The village butcher managed to find some salt beef . . . and so it went, through potatoes, onions, carrots, mushrooms, and so on, until there was indeed a delicious meal for all. The villagers offered the soldier a great deal of money for the magic stone, but he refused to sell and traveled on the next day. The moral is that by working together, with everyone contributing what they can, a greater good is achieved.

For those of you who are feeling adventurous, I would HIGHLY recommend this version of Stone Soup.

Just when you thought….

that I couldn’t come up with anything more unusual than my submission to the chocolate contest, BAM, here I come to try to inspire you to make Cactus Taco Filling. Why? Well it is a fun vegetarian main or side dish alternative and it is a dish that will be well enjoyed!

While I have attempted to cross post from my original piece done for the SV Mom’s Blog, technical difficulties have prevailed on my end and I am now going to just do my best to fill your foodie appetite for a new recipe. That said, for the full story behind this recipe please do read on at Silicon Valley Mom’s Blog: Mi Pueblo San Rafael’s Newest Latin Supermarket

Cactus Taco Filling (Nopales en Ensalada)


1 ½ lbs paddle cactus leaves (nopales), spines removed cut the size of French Green Beans
4 TBS white vinegar
½ tsp oregano, dried but not ground
¼ cup cilantro plus more for garnish, fresh chopped
1 large potato, peeled then cubed
salt and pepper, to taste
1 yellow onion, sliced length-wise
3 tomatoes, diced
2 TBS vegetable oil
1 package corn tortillas, cooked
sour cream (optional)
Panela or cotija cheese (optional)

Mexican and other Latino markets, like Mi Pueblo, often sell prepared cactus leaves, which is MUCH easier than having to wear gloves and use a paring knife to remove spines. If you would like to see a good video on how to do this I recommend Zarela Martinez’s son, Food Network star, Aaron Sanchez clip that shows you how to work with Nopales & Chayotes.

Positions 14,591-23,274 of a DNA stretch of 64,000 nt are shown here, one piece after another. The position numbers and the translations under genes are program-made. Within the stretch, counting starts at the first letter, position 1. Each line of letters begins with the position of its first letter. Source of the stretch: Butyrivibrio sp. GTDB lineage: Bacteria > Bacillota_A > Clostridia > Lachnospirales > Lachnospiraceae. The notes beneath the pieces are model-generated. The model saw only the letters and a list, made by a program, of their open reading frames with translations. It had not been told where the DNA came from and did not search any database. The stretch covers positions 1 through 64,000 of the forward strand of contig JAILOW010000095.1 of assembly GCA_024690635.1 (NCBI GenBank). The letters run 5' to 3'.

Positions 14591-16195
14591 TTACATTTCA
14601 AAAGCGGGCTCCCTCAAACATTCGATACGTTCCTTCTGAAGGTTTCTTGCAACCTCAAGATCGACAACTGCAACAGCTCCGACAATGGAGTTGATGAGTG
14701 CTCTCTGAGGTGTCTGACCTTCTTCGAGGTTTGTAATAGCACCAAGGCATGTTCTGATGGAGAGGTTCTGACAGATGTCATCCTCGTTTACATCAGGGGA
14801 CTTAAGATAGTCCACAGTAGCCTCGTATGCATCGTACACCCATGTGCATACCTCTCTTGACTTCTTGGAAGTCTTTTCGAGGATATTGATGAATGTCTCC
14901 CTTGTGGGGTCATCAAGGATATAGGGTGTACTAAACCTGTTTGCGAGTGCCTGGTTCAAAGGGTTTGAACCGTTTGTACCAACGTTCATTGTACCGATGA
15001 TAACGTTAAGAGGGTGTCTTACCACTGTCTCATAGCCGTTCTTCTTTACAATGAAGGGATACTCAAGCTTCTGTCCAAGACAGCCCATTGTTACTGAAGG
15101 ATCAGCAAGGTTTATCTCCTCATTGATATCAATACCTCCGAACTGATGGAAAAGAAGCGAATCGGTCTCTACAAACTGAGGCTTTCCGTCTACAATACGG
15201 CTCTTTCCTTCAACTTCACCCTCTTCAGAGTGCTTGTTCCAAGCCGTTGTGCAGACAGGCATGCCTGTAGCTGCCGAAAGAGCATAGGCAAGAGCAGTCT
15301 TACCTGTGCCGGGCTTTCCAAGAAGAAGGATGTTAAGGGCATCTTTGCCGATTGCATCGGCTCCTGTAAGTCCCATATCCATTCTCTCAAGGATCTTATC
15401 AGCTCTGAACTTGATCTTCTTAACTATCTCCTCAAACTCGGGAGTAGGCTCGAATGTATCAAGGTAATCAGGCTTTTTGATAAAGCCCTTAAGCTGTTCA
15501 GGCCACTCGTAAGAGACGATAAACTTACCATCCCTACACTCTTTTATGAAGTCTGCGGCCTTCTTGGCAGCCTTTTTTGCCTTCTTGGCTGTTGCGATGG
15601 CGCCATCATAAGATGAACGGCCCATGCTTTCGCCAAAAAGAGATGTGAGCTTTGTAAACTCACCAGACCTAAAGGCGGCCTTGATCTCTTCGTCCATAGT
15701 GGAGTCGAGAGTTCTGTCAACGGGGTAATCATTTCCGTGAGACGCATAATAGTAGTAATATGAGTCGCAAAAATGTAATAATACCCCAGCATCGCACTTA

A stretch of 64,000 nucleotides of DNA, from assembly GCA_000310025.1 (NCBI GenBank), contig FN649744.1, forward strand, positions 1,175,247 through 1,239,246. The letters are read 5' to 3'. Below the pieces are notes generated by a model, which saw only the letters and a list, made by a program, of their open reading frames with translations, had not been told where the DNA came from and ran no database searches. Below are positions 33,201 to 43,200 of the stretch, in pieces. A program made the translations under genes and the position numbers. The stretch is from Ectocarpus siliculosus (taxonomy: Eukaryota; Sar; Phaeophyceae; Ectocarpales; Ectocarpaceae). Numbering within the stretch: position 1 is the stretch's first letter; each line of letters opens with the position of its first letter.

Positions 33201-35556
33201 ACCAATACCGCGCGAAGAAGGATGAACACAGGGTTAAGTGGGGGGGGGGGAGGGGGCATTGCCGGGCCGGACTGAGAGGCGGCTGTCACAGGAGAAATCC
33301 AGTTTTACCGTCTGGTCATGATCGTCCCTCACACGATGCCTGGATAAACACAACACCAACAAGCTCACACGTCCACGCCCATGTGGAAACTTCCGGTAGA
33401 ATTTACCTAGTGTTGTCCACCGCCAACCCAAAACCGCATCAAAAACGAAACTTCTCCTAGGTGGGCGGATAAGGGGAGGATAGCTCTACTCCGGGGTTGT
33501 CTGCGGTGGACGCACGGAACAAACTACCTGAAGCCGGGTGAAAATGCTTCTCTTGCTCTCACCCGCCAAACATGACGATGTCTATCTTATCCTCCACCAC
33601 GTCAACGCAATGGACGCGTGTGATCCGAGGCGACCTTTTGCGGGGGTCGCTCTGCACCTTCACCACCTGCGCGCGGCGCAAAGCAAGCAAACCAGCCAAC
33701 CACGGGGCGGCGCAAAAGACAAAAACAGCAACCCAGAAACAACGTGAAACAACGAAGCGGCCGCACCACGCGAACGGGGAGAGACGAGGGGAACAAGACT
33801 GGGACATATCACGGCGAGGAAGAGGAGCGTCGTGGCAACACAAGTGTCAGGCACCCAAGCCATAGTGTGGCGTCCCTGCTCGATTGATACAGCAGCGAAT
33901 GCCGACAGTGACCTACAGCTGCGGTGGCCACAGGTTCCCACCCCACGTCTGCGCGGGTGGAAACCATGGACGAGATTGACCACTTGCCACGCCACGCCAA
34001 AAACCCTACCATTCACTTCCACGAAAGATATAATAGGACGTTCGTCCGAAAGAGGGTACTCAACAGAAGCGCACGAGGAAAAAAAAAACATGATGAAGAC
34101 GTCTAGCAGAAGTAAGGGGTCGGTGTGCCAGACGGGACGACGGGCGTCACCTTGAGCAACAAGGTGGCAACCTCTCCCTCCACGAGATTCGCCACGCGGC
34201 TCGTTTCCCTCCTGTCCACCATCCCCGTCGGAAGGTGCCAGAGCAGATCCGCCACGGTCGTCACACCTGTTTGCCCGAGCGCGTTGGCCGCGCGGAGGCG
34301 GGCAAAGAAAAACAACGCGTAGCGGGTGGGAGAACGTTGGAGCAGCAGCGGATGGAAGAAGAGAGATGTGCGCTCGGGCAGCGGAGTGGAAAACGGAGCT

Cut the fresh cactus leaves into strips. In a saucepan, boil cactus with 1/2 cup water and a large pinch of salt, covered, for about 10 minutes, or until tender. Drain and rinse well in cold water to remove the slippery film which develops from boiling. In a bowl, combine cactus with white wine vinegar, oregano and cilantro. Let sit for 30 minutes.

I typically cook my tortillas on top of an oven burner, at low heat, for 15-25 seconds on each side. This does tend to mess up an electric burner — it is a bit less of a mess on a gas burner. You can also pan fry them by spraying a non-stick spray in a pan and turning once on each side or there is always the popular oil pan fry method. To keep cooked tortillas warm, place in a cloth or paper towel on a plate while preparing the remainder of tortillas. Set aside. Note: Plastic wrap or aluminum foil used to keep the tortillas warm often creates a damp tortilla unless there is an ample amount of paper/cloth involved to absorb the moisture.

Heat vegetable oil in a saute pan and add the potatoes and cook for 15 minutes on medium-high heat, stirring frequently to prevent from sticking to bottom of pan. Salt and pepper to taste. Add in the onion and cook 5-7 minutes until translucent. Lower to medium heat and add in the tomatoes for 5 minutes, stirring regularly. Add the cactus for 5 minutes to warm and absorb the flavors. Transfer to a serving dish and garnish with cheese and additional cilantro.

Serves 4-6

This is an original recipe post to Silicon Valley Moms Blog.